Over the past decade, the fashion industry has been striving to achieve more environmentally sound operations through the adoption of voluntary commitments. Voluntary commitments can be described as pledges that bring many global brands, holding groups, and organizations together who commit to reaching specific environmental goals. This study examines four voluntary commitments and their effect on sustainability strategies reported by Gap Inc., Levi Strauss & Co., Nike, and PVH. Using Bob Willard’s 5-Stage Sustainability Journey as a framework to identify and compare each brand’s stage, this research uncovers the degree to which sustainability is embedded within each company’s operational structures. This study adds to the literature in four main contributions: (1) it enriches and applies Willard’s 5-Stage Sustainability Journey Theory, (2) it builds an analytical tool to determine sustainability embeddedness that can be operationalized for other fashion brands, (3) it provides empirical insights into how four US fashion corporations have approached sustainability, and (4) it presents assessment on voluntary commitments’ effect on sustainability strategies. This research also offers new knowledge on the impact of the on-going COVID-19 pandemic on sustainability strategies. This research reveals several issues that need to be addressed for voluntary commitments, and ultimately sustainability goals, to be successful. The study demonstrates that the continued lack of transparency, precisely the unwillingness to participate in academic research, and internal operational barriers prevent brands from achieving self-set targets and goals outlined within voluntary commitments.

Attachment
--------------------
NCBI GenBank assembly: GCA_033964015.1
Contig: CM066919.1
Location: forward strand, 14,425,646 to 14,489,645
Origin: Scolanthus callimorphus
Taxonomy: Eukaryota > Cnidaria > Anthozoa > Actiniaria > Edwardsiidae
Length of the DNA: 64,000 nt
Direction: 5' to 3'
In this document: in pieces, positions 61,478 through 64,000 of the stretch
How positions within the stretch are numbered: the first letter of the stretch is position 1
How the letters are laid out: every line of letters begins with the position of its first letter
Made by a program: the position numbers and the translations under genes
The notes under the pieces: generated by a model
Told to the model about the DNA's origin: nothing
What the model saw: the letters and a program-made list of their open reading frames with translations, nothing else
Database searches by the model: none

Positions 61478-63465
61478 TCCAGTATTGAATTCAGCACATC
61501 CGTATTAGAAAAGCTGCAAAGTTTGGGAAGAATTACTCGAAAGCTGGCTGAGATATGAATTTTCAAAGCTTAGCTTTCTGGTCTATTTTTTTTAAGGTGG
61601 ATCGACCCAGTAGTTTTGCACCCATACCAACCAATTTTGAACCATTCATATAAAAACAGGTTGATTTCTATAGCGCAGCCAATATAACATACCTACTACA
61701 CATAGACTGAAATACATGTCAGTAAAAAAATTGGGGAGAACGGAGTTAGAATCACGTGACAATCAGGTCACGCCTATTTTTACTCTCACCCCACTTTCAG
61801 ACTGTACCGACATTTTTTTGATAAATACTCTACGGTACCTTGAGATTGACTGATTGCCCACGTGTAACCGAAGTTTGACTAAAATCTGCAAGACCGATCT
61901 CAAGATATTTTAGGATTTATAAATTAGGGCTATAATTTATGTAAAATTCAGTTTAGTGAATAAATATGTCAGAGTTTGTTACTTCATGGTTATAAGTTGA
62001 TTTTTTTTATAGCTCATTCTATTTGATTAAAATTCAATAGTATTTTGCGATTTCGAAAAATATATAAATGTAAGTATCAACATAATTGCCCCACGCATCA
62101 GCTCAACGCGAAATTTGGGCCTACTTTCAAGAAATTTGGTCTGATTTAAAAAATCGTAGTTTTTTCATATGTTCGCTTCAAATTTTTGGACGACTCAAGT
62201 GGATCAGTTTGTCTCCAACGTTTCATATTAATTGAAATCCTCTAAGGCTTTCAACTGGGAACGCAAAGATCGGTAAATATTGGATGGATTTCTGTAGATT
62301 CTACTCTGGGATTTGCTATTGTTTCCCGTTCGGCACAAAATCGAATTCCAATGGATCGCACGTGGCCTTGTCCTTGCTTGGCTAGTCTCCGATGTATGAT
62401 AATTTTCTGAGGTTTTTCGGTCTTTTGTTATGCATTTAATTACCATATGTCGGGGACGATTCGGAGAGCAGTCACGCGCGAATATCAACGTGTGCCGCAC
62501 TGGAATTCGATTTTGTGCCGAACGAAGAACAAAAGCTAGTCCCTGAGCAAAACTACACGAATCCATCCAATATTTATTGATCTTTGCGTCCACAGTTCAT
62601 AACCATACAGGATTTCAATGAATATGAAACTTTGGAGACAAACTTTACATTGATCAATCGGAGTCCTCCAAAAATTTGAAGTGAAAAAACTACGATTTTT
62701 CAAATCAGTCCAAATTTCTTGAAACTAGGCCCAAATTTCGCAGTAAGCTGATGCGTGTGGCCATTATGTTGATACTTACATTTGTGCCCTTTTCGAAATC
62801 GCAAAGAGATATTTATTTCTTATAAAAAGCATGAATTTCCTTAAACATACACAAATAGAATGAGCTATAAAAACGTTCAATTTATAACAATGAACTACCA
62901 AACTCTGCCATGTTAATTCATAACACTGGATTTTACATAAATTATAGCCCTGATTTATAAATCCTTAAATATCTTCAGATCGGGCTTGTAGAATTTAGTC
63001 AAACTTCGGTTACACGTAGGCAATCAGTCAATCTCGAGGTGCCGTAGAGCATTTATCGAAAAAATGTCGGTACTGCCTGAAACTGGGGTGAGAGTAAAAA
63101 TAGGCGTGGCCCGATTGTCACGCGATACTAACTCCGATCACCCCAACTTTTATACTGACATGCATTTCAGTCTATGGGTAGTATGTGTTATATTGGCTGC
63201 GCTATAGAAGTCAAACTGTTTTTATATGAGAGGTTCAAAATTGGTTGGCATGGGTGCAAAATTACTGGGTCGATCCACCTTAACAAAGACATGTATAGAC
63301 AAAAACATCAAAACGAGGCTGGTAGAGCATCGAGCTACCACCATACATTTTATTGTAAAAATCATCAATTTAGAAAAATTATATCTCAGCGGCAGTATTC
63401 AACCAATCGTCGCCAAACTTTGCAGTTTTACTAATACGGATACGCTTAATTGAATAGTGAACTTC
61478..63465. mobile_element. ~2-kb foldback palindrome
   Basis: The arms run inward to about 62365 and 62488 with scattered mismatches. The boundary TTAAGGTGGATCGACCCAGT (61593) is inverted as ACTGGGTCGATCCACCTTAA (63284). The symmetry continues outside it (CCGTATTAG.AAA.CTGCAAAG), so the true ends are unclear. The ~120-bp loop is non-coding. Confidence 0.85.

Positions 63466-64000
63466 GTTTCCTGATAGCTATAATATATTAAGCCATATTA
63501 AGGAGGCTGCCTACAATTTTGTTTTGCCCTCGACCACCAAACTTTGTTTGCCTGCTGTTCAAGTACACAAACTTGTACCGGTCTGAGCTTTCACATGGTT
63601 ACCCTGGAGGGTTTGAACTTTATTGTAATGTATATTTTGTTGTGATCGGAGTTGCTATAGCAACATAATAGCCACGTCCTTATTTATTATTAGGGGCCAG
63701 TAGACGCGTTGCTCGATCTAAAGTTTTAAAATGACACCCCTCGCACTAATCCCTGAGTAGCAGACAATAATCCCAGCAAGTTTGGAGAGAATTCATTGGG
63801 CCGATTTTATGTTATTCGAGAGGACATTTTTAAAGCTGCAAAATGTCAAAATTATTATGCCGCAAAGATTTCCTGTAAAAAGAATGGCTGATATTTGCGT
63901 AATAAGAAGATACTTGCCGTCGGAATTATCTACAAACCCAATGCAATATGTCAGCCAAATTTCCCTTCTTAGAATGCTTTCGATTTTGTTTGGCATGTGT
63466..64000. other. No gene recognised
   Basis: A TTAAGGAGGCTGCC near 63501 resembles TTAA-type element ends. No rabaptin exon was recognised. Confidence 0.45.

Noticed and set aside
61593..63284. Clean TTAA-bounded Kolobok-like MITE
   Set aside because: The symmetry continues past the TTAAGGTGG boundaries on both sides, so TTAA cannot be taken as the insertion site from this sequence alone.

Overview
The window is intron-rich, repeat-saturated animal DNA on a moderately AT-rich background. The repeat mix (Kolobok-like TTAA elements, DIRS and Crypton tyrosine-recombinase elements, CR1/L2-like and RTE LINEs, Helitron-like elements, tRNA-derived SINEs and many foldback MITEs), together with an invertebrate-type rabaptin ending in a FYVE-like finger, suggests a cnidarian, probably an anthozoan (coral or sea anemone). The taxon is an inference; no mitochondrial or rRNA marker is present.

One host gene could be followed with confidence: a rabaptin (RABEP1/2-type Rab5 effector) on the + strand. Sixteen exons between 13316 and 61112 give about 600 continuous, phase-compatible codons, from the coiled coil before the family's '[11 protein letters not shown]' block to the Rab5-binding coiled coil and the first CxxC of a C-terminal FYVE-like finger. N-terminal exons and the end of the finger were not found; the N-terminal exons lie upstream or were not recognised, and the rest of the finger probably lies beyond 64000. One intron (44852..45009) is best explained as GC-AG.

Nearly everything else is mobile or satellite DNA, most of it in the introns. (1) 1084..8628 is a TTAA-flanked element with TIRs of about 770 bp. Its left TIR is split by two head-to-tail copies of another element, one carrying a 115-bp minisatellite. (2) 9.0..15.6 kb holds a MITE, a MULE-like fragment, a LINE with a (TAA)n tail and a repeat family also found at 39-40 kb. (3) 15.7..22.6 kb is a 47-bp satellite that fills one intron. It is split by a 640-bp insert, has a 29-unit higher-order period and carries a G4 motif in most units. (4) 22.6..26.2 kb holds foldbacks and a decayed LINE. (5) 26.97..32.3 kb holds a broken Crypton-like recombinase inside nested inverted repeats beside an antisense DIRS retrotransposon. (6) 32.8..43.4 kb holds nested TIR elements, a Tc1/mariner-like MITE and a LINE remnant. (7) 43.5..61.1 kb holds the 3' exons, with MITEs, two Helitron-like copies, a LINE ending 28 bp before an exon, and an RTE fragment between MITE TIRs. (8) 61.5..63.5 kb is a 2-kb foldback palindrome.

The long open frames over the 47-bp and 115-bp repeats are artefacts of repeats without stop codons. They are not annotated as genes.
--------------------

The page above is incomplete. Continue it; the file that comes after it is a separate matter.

keywords: sustainability, fashion, voluntary commitments, Bob Willard